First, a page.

Malabou, Catherine. Les nouveaux blessés: De Freud à la neurologie, penser les traumatismes contemporains. Bayard: 2007. ISBN: 2227474750.
Malabou, Catherine. La plasticité au soir de l’écriture: Dialectique, destruction, déconstruction. Léo Scheer: 2005. ISBN: 2915280630.
Malabou, Catherine. Que faire de notre cerveau? Bayard: 2004. ISBN: 2227473053.
Malabou, Catherine. Le change Heidegger: du fantastique en philosophie. Léo Scheer: 2004. ISBN: 2915280193.
Malabou, Catherine. Plasticité. Léo Scheer: 2000. ISBN: 2914172060.
Malabou, Catherine and Jacques Derrida. La Contre-allée. Quinzaine littéraire: 1999. ISBN: 2910491080.
Malabou, Catherine (Translator) and David Mills. Prothèse 1, Hamilton, 1970 – Berchtesgaden, 1929. Galilée: 1997. ISBN: 2718604883.
Malabou, Catherine. L’Avenir de Hegel. Plasticité, temporalité, dialectique. J. Vrin: 1996. ISBN: 2711612848.
[Written by: Maïté Marciano and Anna Street – Translation: Anna Street]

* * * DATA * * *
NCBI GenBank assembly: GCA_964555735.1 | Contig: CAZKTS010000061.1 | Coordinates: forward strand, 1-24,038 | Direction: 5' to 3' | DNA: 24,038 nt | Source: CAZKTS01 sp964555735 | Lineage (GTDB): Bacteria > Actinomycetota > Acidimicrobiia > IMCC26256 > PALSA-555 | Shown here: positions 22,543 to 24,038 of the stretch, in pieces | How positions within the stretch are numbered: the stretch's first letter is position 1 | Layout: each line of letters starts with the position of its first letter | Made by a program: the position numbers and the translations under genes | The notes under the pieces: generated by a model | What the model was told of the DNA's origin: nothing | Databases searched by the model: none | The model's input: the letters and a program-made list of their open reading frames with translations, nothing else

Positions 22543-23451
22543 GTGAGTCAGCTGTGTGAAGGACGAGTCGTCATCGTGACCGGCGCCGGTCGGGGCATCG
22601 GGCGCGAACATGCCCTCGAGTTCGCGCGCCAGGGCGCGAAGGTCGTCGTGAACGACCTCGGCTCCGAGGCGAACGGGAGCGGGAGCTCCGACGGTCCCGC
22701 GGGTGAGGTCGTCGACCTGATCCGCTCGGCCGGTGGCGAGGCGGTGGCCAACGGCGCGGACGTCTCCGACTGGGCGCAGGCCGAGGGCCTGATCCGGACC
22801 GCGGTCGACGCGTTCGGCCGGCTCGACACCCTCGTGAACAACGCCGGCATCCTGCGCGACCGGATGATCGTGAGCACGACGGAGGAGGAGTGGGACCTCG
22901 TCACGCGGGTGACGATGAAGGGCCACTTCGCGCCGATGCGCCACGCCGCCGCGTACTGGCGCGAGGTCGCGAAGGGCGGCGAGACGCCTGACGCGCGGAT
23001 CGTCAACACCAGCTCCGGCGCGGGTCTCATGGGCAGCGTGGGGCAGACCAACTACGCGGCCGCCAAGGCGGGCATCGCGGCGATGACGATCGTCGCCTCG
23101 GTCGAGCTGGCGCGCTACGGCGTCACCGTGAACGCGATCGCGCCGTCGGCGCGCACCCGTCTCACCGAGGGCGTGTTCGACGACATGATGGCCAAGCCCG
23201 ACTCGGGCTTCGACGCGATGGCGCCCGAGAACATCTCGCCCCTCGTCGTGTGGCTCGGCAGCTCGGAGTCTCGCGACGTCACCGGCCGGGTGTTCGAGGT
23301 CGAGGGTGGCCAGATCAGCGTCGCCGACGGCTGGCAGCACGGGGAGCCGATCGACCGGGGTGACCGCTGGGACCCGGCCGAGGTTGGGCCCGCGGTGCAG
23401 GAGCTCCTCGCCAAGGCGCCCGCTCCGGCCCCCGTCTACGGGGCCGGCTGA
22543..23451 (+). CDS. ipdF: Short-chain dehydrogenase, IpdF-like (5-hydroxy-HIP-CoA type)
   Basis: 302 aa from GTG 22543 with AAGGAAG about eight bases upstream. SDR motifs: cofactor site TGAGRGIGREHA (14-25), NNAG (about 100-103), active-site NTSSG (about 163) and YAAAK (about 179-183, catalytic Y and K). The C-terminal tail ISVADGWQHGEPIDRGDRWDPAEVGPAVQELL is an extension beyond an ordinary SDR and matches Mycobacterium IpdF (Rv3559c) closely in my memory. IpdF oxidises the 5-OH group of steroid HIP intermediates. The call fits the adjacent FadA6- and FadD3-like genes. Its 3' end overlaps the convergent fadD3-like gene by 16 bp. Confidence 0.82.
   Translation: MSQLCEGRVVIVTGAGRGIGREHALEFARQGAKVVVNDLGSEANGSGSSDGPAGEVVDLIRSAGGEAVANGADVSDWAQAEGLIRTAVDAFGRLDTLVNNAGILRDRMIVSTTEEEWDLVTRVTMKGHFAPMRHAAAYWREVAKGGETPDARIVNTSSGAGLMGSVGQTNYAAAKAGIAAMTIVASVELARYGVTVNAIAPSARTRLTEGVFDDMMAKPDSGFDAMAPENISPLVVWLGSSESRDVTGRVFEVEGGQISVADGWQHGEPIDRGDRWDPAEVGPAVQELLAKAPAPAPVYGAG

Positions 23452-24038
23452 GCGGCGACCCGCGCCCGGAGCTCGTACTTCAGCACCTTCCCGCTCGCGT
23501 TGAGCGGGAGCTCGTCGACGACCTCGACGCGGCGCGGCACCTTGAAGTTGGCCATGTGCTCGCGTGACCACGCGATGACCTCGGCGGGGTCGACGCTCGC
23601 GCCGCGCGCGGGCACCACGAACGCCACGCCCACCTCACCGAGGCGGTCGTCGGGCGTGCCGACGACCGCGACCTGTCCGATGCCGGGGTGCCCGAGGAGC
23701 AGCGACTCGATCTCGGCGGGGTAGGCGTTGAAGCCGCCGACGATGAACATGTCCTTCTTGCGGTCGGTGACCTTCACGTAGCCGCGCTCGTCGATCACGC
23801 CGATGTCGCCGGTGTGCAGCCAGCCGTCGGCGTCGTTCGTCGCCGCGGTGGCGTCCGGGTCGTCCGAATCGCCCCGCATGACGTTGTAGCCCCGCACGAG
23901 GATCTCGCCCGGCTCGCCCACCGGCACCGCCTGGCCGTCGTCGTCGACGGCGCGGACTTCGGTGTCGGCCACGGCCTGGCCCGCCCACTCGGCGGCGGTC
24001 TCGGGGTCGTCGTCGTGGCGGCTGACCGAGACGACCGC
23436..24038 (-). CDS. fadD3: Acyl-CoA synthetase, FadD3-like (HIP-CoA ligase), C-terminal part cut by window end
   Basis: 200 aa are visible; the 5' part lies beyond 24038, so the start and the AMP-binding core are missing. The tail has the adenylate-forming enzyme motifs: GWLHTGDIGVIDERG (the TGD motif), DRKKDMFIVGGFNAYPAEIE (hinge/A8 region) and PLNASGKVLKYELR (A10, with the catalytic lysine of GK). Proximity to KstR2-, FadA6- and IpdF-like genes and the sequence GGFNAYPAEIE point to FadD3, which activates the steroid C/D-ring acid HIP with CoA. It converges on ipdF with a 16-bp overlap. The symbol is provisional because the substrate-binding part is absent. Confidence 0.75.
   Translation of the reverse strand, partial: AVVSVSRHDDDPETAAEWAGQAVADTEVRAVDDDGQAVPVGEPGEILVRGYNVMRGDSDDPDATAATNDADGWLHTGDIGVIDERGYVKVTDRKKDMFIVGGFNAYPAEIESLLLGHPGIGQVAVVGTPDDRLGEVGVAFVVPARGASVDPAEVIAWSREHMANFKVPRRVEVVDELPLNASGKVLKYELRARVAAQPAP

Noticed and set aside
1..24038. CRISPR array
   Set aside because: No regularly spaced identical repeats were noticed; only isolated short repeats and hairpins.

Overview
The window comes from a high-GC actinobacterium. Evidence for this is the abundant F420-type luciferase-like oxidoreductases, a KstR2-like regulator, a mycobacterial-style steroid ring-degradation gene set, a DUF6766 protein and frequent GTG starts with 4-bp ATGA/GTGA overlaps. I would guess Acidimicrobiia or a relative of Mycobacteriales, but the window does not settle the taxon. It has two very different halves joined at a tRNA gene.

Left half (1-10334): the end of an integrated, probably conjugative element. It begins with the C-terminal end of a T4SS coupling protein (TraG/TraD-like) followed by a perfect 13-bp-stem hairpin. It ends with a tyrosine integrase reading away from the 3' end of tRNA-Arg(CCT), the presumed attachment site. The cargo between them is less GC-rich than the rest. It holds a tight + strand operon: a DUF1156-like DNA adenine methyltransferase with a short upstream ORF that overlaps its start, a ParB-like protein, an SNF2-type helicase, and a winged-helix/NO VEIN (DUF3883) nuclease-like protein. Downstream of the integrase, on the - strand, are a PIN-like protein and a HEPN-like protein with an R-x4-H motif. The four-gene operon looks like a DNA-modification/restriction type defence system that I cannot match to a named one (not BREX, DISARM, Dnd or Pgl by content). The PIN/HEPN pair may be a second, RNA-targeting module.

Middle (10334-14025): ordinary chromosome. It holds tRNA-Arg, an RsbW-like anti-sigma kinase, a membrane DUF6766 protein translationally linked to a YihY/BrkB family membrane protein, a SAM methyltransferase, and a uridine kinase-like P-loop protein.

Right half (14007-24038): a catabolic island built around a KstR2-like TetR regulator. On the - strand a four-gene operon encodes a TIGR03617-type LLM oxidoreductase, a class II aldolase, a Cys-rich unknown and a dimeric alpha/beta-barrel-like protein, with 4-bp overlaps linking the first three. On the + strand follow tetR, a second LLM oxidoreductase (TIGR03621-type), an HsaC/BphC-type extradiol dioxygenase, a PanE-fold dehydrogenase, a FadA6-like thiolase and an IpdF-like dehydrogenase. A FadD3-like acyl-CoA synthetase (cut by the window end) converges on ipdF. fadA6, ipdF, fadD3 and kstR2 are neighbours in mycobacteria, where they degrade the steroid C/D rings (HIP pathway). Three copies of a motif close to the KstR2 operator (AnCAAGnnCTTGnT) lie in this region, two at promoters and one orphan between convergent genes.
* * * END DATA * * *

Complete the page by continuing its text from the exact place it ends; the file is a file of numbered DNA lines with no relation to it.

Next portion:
[1] Catherine Malabou, Changer de différence, Le féminin et la question philosophique, ( Galilée :2009) ,p.75.
[2] Catherine Malabou, Changer de différence, Le féminin et la question philosophique. p. 102.
[3] Catherine Malabou, Les nouveaux blessés, de Freud à la neurologie, penser les traumatismes contemporains. p. 20.
[4] Catherine Malabou, Que Faire de Notre Cerveau. (Bayard: 2011) p.16.
[5] See Catherine Malabou, Changer de différence, Le féminin et la question philosophique.
[6] “You can’t really draw a line between the mechanical and the messianic. This is also what is very interesting in the brain, and in the computer: somebody like Daniel Dennett now shows that a computer may be said to be plastic” Malabou, Catherine. « A Conversation with Catherine Malabou. » In JCRT. 9.1, 2008.
Articles sur le même sujet :
Mullarkey, John (Kingston University, UK)
Catherine Malabou et le concept de plasticité